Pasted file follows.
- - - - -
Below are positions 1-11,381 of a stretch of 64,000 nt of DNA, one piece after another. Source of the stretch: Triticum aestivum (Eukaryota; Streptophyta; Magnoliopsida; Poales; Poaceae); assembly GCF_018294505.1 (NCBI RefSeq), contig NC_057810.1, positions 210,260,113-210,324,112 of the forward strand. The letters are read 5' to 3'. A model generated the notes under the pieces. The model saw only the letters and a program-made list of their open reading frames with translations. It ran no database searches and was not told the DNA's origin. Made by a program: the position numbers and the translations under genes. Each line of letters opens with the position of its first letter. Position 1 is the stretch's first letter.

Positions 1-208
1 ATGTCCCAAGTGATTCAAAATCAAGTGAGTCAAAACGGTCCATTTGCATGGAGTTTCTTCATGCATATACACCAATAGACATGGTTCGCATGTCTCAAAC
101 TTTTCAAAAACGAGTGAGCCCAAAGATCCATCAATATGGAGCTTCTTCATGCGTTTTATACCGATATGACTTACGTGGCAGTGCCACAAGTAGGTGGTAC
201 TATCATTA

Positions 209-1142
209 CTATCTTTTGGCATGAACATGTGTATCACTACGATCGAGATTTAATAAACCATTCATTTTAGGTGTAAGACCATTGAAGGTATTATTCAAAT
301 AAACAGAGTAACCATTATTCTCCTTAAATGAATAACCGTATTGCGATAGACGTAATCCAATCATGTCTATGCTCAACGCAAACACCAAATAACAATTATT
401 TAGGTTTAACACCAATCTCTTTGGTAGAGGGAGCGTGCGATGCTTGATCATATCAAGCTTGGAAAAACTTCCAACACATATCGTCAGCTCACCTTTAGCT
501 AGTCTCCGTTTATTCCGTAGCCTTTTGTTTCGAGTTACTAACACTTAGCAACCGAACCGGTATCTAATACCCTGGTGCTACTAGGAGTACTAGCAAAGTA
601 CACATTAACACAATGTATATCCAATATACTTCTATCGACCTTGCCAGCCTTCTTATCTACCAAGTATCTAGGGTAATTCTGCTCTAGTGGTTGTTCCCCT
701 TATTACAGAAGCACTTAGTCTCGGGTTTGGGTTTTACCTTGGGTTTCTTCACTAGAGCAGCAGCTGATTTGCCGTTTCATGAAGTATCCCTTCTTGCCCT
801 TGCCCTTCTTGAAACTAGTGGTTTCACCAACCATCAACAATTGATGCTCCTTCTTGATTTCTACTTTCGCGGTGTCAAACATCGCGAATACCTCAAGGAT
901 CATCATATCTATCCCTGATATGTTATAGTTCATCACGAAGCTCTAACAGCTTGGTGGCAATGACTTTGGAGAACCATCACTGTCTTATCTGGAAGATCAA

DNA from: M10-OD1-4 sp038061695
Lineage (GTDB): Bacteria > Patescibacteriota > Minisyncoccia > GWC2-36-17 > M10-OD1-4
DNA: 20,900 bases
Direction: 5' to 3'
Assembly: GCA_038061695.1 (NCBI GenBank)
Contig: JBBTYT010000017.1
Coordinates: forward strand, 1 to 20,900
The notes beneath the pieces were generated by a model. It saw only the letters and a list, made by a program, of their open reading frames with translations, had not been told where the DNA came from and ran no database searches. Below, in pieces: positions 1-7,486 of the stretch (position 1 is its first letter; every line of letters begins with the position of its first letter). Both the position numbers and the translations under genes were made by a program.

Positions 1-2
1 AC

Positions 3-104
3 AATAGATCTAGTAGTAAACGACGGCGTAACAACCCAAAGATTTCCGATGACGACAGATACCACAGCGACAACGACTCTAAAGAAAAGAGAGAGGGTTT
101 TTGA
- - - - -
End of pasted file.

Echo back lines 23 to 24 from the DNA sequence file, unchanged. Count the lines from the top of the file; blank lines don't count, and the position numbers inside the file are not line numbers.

Positions 1-2
1 AC